For private mother-to-mother support/ counselling appointments you can call her on 087-6836922 (phone/Skype appointments available for those living a distance away) or send her an email.

Guest Post: Miscarriage as a Rite of Passage

At the time of writing, it is exactly 2 months to the day that I gave birth to my stillborn son. Perfectly formed, yet utterly helpless at just 21 1/2 weeks’ gestation. Even writing those words now brings the emotion of the whole event welling back up, but I am glad to say that it is a only a feeling of healing that washes over me with the tears. There is no blackness to my memory of that day and of the weeks that followed, no dread or fear or trauma.

Even before I ever thought of having children myself, I could not mentally compute how a woman could survive the ‘horrors’ of pregnancy/childbirth followed by an emptiness – nothing to hold and nurture, nothing to show for all of the effort, all the months of expectancy. Why would you not just fall apart completely with the grief, the torture? How could you be expected to go on living life as normal afterwards?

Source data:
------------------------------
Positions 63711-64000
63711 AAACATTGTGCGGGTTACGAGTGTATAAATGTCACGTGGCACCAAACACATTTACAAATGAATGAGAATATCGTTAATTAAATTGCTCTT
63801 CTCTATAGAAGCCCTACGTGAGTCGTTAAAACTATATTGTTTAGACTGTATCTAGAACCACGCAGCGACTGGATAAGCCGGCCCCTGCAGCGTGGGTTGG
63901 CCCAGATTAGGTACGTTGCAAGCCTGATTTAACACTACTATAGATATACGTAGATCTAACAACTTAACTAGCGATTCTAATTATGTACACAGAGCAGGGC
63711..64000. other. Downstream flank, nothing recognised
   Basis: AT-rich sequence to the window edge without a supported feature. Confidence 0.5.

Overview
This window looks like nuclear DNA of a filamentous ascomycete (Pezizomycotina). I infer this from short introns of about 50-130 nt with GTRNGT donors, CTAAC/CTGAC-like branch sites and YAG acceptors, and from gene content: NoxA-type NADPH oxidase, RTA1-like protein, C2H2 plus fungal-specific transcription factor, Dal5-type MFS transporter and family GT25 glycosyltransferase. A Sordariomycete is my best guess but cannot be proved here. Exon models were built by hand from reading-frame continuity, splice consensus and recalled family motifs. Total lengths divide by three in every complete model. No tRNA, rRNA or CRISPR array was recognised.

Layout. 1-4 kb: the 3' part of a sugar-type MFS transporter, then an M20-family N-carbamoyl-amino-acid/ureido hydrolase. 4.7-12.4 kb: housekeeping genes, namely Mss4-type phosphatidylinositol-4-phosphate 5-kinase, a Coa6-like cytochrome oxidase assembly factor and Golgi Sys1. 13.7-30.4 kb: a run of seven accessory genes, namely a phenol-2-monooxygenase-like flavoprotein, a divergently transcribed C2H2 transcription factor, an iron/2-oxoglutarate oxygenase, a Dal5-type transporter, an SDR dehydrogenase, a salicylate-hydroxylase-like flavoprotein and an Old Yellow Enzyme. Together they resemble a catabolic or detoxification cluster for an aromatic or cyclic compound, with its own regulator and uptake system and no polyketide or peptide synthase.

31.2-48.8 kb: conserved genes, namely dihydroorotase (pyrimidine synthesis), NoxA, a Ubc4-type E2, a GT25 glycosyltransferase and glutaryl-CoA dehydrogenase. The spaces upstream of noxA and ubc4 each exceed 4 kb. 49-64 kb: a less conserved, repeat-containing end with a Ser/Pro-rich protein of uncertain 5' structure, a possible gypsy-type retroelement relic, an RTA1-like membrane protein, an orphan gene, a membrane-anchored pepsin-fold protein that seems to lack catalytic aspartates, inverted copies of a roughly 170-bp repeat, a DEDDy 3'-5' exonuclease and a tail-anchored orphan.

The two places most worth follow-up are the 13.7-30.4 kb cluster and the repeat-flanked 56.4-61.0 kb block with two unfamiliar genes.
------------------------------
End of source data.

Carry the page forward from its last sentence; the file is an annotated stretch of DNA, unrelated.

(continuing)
My son’s birth was neither one thing or the other in medical terms: too late to be deemed a ‘regular’ miscarriage; too early to be ‘viable’ as a living, breathing human baby boy. In my mind, this was absolutely the worst part. To me, he was my baby, and he was absolutely healthy and perfect – yet the matter of a few weeks meant he just wasn’t ready for the world either biologically or bureaucratically. If he had just held on for 3 more weeks, all might have been very different. Equally, if it had happened earlier, I may not even have noticed him slipping away and it would have been sad, yet understandable – it is thought that about 1 in 7 known pregnancies end in miscarriage, and 8 out of 10 of those happen during the first 13 weeks.